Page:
News Argus, February 2000
Edwards visits campus, talks to
students about Floyd and politics
Winston-Salem Stdtc witnessed historic
moment. For the first time, a United States'
senator visited the school.
Senator John Edwards, D-N.C., recently
came to WSSU to tell students that he is
working for them.
Edward's main topic was llurricane Floyd,
which devasted eastern North Carolina. He
also spoke about lobbying to receive mone
tary aid for the state's hurricane victims.
"Sometimes the people in Washington just
dt)n't live in the real world," said Edwards,
referring to how the leaders in Washington,
D.C., were willing to put off aid for the hurri
Edwards supports the betterment of public
schools. 1 le claims to have received more
money to get more teachers, but admits that
the state's school systems need more help.
"We don't have a level playing field. Some
of our kids go to school in
trailers. We can do better
* than that."
Edwards says that more
. ■ after-school programs are
needed and he is against the
reoccurrence of segregated
"1 grew up in a nonsegre-
gated school and I feel that
Edwards it's very important to be in a
nonsegregated school sys
Me recognized the underfunding of histori
cally black universities.
"HBCU's have historically been underfund
ed. It needs to be improved. People have
to advocate for it."
Edwards says he enjoys representing North
Carolina, but admits that he does not have
the answer for everything.
"I've learned a lot. I'm still learning," he
Edwards, 47, was sworn into office on Jan.
6, 1999, becoming the 51st North Carolinian
in history to serve in the U.S. Senate.
He was the first person in his family to go
to college, graduating from North Carolina
State University with honors in 1974. He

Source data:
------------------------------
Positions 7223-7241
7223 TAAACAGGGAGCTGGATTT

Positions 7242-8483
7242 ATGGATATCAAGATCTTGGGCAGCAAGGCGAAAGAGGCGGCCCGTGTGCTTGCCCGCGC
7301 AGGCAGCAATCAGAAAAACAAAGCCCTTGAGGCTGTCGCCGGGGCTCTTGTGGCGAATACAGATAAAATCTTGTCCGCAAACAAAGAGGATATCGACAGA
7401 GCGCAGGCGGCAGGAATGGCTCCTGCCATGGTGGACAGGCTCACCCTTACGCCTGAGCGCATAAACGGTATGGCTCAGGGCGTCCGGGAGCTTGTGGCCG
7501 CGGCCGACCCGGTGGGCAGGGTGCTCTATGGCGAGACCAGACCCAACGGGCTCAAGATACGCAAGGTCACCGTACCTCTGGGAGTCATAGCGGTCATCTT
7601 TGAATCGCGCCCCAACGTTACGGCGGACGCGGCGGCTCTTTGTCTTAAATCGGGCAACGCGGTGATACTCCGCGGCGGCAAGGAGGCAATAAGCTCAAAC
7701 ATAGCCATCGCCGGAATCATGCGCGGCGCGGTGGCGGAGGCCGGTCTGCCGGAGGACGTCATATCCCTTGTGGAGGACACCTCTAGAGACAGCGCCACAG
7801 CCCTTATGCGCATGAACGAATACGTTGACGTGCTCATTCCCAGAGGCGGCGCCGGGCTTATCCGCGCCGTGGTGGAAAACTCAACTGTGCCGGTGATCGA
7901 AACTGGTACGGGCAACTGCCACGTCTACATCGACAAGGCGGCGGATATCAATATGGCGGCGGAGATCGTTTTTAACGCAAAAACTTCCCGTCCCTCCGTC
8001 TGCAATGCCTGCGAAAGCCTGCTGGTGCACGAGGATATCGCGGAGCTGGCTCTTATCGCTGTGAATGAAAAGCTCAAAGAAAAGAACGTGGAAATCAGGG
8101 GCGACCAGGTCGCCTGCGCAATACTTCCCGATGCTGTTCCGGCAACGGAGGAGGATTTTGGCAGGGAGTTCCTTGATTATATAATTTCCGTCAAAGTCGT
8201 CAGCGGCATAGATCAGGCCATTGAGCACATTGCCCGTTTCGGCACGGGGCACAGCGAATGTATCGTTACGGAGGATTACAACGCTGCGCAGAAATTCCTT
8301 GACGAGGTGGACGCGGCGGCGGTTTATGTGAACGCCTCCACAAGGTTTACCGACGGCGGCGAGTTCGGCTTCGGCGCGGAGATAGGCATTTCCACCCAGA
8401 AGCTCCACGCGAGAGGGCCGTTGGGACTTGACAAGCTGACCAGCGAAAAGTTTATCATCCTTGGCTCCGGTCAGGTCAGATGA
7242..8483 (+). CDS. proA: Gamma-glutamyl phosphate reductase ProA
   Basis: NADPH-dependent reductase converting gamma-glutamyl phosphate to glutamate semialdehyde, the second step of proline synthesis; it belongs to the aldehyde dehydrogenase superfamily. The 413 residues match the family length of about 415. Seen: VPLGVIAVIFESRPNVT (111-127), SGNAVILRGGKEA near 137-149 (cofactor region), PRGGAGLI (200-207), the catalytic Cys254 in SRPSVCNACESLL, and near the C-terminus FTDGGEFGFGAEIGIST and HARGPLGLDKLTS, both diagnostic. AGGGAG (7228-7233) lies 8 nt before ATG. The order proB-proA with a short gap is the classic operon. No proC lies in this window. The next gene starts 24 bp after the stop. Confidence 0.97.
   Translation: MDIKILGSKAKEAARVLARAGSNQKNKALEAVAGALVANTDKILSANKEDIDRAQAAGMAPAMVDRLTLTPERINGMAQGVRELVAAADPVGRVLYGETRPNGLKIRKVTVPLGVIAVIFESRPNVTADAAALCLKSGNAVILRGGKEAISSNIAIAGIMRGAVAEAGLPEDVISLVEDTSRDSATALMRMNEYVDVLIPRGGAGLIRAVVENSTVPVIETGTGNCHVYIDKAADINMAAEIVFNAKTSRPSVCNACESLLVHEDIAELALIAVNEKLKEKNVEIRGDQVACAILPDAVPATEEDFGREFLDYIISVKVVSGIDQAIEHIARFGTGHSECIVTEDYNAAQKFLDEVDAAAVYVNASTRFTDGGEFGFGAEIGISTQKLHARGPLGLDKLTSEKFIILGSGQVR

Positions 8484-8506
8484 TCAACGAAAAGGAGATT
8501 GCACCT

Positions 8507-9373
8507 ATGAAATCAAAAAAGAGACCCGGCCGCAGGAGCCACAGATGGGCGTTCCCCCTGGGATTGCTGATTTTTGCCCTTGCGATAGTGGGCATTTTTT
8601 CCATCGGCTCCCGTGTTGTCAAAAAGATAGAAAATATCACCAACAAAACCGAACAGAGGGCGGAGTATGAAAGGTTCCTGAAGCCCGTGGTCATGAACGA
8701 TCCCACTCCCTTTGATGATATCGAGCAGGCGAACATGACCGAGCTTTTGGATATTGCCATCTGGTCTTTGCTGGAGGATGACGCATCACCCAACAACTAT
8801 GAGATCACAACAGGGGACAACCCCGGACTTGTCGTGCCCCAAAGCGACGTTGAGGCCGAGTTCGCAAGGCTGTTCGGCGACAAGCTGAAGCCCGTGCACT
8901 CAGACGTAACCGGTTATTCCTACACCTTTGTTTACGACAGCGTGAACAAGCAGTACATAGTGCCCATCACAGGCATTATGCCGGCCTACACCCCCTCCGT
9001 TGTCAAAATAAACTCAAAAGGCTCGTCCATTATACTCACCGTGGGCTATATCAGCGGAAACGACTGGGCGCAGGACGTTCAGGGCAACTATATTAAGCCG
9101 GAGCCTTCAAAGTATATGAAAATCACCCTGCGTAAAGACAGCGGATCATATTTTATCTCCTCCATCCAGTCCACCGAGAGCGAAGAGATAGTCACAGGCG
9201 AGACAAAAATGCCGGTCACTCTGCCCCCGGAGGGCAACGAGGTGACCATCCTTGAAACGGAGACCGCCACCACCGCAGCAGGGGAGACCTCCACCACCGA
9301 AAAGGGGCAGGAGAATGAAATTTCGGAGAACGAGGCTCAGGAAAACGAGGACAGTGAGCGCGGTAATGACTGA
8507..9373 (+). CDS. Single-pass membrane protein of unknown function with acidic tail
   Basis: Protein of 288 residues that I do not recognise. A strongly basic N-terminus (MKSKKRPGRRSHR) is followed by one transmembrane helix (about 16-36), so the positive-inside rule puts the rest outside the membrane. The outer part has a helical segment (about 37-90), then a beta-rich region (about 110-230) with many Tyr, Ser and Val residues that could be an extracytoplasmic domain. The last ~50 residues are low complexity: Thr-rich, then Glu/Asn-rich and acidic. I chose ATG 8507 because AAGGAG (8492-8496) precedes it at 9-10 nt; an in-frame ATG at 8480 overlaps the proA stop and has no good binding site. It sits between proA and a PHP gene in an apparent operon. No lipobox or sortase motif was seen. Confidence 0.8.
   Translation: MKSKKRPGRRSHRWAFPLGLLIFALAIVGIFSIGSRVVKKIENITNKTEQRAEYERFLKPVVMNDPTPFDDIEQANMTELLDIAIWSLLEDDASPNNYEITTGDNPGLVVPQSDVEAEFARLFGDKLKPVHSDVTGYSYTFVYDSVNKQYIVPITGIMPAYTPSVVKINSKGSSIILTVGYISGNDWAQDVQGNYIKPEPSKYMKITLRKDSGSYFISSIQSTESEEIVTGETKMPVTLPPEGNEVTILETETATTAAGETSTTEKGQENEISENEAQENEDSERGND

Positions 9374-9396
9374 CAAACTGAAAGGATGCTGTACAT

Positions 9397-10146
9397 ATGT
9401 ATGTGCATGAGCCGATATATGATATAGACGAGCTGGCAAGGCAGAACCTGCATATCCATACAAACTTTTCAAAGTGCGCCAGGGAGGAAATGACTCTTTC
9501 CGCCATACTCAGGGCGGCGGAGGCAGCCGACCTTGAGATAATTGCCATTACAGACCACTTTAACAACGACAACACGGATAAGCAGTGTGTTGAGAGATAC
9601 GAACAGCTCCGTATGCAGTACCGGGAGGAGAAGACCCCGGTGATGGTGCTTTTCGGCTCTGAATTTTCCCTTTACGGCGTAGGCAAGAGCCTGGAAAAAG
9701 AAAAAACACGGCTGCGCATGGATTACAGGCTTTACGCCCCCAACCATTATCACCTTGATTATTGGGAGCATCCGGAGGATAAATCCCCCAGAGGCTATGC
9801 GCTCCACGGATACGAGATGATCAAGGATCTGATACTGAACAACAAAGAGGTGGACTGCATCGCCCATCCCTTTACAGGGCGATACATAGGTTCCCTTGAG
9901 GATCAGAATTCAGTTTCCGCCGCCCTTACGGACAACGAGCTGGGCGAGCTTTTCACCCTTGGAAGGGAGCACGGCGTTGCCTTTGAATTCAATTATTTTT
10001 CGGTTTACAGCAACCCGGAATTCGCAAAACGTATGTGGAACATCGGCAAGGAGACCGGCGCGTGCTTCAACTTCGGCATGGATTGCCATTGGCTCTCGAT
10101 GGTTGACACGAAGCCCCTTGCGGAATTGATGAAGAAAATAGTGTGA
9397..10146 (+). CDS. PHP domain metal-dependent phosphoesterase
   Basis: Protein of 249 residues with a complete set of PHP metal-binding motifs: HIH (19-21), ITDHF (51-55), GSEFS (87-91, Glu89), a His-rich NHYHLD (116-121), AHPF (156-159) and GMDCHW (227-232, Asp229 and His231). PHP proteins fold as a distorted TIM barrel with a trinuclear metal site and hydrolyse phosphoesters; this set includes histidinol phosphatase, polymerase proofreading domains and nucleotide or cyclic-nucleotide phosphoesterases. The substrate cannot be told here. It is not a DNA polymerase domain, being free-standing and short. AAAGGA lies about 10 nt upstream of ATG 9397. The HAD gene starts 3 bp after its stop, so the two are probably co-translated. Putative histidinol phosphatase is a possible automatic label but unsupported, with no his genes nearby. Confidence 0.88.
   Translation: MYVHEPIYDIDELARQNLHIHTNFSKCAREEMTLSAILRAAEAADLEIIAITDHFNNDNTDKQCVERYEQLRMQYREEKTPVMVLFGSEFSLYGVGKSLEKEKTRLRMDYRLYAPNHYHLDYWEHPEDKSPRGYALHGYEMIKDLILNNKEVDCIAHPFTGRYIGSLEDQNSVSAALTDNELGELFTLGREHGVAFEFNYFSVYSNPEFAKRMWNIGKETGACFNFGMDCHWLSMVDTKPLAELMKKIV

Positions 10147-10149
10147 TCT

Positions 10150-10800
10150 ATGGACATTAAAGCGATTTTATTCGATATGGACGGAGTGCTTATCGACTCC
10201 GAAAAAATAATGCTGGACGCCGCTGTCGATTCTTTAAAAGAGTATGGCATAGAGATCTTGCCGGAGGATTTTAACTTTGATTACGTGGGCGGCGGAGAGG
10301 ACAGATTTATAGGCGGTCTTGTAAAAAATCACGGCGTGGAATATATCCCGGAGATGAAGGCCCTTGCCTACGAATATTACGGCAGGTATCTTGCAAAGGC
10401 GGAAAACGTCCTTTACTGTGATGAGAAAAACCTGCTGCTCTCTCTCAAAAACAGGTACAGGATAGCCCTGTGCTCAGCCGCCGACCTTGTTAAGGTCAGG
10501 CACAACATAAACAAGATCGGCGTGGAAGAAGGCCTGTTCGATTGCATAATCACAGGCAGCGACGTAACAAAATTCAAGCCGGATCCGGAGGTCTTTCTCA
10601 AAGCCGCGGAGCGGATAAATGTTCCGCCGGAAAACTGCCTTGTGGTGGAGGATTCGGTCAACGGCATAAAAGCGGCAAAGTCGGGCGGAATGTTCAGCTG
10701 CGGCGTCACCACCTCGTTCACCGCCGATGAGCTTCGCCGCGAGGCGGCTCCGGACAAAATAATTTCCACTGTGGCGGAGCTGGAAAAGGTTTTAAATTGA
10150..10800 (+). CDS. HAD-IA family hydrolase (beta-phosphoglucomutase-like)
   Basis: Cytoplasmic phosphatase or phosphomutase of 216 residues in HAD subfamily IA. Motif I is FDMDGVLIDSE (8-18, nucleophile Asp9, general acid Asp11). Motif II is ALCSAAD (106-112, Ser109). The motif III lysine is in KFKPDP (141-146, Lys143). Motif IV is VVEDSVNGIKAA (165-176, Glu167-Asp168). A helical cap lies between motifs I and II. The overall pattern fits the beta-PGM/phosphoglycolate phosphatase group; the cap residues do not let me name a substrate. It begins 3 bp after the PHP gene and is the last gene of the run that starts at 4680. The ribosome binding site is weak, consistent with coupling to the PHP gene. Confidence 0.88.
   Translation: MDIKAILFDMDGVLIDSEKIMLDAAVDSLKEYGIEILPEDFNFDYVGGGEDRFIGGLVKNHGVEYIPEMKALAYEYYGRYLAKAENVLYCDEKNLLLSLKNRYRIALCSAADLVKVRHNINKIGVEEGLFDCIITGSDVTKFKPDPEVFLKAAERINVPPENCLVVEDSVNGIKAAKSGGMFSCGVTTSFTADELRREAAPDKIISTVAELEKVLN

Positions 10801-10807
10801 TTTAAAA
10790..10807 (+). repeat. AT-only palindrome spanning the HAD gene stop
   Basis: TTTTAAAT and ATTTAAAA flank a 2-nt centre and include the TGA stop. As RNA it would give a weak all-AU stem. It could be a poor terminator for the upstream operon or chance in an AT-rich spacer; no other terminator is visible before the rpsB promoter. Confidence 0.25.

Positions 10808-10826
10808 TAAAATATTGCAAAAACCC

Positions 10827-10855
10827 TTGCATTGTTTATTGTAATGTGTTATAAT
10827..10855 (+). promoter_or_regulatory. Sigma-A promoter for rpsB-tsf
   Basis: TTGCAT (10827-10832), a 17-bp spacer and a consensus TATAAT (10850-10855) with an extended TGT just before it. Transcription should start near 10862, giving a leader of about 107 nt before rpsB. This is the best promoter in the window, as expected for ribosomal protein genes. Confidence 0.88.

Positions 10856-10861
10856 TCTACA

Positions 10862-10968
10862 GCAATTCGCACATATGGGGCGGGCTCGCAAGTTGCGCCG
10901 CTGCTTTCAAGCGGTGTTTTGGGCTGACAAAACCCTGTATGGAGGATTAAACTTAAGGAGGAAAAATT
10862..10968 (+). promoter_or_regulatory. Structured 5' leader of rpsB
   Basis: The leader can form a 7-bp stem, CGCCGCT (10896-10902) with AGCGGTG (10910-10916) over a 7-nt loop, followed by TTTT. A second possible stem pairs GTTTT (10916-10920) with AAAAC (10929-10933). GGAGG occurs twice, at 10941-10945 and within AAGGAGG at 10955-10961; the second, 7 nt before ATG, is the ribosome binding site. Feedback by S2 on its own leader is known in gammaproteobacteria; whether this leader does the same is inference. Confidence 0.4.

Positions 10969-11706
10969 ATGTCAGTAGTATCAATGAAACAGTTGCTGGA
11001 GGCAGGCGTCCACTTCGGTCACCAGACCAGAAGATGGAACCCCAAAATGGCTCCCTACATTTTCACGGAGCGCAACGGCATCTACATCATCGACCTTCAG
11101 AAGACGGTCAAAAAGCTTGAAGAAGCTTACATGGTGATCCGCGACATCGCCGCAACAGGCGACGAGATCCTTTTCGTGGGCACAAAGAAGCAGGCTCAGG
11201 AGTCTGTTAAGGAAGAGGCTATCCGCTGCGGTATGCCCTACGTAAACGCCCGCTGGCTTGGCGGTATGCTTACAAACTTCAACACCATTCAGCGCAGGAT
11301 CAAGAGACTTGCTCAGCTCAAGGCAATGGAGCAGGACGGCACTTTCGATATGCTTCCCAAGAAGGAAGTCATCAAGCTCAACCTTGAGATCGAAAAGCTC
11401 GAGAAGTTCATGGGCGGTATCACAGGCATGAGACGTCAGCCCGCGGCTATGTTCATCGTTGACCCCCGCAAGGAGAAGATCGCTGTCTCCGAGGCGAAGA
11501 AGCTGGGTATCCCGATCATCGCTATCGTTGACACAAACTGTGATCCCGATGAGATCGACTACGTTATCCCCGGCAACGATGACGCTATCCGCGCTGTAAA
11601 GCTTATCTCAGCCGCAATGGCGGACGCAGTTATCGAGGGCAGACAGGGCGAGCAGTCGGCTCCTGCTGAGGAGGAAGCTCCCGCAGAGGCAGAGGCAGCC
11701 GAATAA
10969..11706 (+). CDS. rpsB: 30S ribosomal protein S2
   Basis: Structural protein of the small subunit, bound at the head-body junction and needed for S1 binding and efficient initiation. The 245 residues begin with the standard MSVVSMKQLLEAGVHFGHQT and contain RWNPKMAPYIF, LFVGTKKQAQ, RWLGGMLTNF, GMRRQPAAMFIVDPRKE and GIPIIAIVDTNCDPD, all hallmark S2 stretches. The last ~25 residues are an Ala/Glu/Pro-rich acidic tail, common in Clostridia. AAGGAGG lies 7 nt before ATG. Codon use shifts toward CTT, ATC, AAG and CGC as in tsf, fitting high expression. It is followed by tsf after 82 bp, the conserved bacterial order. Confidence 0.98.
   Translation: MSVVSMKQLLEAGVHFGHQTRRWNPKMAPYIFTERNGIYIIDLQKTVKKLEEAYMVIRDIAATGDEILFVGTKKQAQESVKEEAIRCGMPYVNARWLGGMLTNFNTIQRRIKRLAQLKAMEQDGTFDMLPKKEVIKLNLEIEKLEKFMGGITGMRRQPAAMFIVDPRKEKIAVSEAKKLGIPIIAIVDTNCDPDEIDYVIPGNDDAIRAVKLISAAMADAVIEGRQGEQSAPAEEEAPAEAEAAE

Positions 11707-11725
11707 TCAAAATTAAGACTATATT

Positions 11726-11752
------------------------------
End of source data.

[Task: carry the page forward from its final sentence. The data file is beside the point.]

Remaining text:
earned a law degree with honors in 1977
from the University of North Carolina.
Edwards was called a "rising star" by the
Winston-Salem Journal and was in a front
page article in the Wall Street Journal as a
senator who "impresses colleagues in behind-
He and his wife, Elizabeth, live in Raleigh,
N.C., with their two daughters, Katie, 17, and
Emma Claire, one. The family recently
bought a house in Washington.
The News Argus
Cortney L. Hill
Editor in Chief
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pus newspaper for the
students, faculty, and staff
of Winston-Salem State
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Institutional SACS Self-Study Report
Subcommittees of the SACS Self-Study Steering Committee reviewed the six chapter reports of the
Institutional Self-Study October 15-November 3, 1999. The review was designed to determine (1) the
extent to which the principal committees had addressed the 400 plus SACS criteria; (2) areas of compli
ance and non-compliance; and (3) actions needed to comply with criteria. Revisions made by the Steering
Committee were incorporated into chapter reports. Completed chapters (I, II, VI) were given to the editor
ial Committee for further refinement.
Two issues required further data collection and analysis. One issue involved the adequacy of faculty